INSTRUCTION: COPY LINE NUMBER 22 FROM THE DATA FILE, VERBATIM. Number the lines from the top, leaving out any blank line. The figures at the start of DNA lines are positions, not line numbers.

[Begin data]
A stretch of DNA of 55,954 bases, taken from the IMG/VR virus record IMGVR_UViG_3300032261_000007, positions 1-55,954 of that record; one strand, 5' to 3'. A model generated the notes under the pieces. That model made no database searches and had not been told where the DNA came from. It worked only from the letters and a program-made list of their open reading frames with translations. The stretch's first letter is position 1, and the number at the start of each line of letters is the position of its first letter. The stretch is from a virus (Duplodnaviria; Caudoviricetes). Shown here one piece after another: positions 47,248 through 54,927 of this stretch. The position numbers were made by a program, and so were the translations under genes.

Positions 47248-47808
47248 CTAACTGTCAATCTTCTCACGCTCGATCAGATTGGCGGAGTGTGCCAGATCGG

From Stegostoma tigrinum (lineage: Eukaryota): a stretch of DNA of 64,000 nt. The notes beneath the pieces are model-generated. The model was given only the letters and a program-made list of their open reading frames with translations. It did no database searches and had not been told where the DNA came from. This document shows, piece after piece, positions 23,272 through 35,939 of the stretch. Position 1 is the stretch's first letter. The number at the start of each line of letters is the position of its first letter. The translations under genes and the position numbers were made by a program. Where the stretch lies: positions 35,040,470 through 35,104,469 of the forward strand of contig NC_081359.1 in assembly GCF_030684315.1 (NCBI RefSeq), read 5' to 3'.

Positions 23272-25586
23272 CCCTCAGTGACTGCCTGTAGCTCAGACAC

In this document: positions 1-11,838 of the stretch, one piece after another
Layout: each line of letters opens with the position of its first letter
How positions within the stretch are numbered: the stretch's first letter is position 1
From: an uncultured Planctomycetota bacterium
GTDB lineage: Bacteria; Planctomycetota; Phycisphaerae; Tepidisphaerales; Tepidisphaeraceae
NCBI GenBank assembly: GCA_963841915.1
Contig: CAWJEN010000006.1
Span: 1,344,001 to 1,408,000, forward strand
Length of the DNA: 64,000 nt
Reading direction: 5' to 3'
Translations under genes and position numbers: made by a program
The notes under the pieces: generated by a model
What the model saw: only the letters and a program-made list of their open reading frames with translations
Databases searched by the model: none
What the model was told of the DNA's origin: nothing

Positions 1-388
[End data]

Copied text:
Positions 1-388